Tamil Nadu Introduces A Glossary To Address LGBTQ Individuals

Tamil Nadu Introduces A Glossary To Address LGBTQ Individuals
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Tamil Nadu Introduces A Glossary To Address LGBTQ Individuals

Highlights

  • The Tamil Nadu government has introduced a glossary of terms as suggested by the Madras High Court, as to how the persons from the third gender should be addressed or described.
  • As a result, whenever the LGBTQIA+ community is discussed in any forum, it is required to only use the terms that have been listed in the gazette to describe them.

The Tamil Nadu government has introduced a glossary of terms as suggested by the Madras High Court, as to how the persons from the third gender should be addressed or described.

As per the information provided on Tuesday by the Additional Advocate-General (AAG) to Justice N Ananth Venkatesh, the glossary was published in the Tamil Nadu government gazette of the Social Welfare and Women Empowerment department on August 20 of this year.

He also gave the judge a copy of the glossary and argued that because it was published in the official gazette, the terms mentioned in it would have legal standing. As a result, whenever the LGBTQIA+ community is discussed in any forum, it is required to only use the terms that have been listed in the gazette to describe them.
The AAG stated that by doing this, an effort is being made to treat members of the LGBTQIA+ community with more respect and decency. The judge took note of AAG's arguments and made it plain that everyone involved, including the visual and print media, must take note of the notification and address members of the community only when necessary using the informed phrases.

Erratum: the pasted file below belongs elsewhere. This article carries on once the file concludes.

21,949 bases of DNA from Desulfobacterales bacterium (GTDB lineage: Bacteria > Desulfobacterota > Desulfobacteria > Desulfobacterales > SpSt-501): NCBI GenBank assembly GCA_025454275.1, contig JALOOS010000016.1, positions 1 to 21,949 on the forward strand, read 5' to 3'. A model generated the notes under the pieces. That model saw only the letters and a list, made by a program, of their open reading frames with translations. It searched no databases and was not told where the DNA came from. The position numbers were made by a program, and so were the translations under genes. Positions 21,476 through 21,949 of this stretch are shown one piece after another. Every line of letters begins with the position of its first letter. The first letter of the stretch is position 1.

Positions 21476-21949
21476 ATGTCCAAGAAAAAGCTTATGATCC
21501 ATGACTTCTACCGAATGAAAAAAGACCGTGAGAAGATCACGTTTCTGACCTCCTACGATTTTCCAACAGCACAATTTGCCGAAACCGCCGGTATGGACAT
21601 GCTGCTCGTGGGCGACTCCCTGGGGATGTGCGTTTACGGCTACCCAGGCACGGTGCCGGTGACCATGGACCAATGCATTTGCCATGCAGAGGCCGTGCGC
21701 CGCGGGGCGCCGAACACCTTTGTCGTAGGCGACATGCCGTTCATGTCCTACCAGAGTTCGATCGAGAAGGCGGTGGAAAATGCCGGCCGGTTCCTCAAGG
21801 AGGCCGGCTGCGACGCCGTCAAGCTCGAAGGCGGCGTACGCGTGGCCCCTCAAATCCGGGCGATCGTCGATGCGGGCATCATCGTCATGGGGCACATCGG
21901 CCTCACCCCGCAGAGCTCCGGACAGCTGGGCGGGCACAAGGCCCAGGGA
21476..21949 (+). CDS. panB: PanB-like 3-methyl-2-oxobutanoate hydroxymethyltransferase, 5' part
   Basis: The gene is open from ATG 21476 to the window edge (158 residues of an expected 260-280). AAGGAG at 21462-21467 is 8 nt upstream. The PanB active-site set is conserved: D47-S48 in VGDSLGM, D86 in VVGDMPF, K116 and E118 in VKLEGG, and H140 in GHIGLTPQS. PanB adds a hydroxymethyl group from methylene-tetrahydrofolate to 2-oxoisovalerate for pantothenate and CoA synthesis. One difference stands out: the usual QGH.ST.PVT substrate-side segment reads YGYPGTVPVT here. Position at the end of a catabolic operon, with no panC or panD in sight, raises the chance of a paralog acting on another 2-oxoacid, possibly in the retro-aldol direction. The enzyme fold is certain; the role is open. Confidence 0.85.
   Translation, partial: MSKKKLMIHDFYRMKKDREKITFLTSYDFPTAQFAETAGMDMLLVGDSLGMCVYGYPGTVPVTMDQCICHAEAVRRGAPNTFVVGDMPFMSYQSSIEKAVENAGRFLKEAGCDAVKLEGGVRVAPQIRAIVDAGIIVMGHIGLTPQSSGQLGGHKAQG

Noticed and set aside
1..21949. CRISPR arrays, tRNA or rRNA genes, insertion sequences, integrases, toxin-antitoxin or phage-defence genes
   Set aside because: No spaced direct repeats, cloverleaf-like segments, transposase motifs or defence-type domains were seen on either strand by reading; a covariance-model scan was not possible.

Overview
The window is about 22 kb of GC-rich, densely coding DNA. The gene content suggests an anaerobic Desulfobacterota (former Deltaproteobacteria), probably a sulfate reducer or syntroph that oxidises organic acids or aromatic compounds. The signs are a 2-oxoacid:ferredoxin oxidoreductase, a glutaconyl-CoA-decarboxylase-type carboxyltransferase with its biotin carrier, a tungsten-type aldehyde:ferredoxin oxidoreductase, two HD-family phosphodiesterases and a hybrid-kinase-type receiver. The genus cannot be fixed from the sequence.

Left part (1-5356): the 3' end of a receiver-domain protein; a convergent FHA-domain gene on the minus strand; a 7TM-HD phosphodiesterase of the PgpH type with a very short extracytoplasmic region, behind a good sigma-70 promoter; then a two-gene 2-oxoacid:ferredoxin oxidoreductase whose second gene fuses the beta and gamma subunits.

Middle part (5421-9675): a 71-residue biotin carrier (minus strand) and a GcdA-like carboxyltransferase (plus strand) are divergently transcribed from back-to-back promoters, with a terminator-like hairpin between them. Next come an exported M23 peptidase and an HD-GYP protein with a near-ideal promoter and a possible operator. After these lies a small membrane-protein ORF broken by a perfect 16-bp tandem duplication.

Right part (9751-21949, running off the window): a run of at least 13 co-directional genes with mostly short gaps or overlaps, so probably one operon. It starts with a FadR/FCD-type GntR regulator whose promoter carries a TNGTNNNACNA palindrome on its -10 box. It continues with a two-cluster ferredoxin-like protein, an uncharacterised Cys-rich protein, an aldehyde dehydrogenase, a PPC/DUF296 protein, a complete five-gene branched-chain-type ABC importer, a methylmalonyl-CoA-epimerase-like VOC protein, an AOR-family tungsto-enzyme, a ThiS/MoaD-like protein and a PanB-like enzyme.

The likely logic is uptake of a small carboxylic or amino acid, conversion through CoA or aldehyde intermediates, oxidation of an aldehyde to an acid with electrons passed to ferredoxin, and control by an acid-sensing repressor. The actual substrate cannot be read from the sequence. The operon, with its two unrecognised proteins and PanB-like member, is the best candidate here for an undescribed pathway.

The judge was informed that the Transgender Persons (Protection of Rights) Rules draught had been received from the Director of Social Welfare and needed to be reviewed and in accordance with the Central Act, 2019. Before being distributed to the Chief Minister, it also needs to have the Law Department's clearance. The judge was therefore asked to provide six extra months for the rules to be completed and announced.

The Transgender Welfare Board secretary had been given orders to draught an exclusive policy for these people after consulting with relevant parties, including staff members of the State Planning Commission, the judge was also informed. To create the final policy, six more months were requested. The judge thought it was completely inappropriate to take another six months to complete the Transgender Policy and the rules that go with with it. It demonstrates that this problem is not given priority. The judge pondered the fact that this process has been ongoing for more than a year and that the reason for the requested six-month extension is unknown.

The government must keep in mind that members of the LGBTQIA+ community have been excluded from society's mainstream for far too long, and it is past time for the policy and guidelines to be implemented with the utmost seriousness. The policies and regulations must be finalised as soon as possible if the government is truly committed to helping members of the LGBTQIA+ community.

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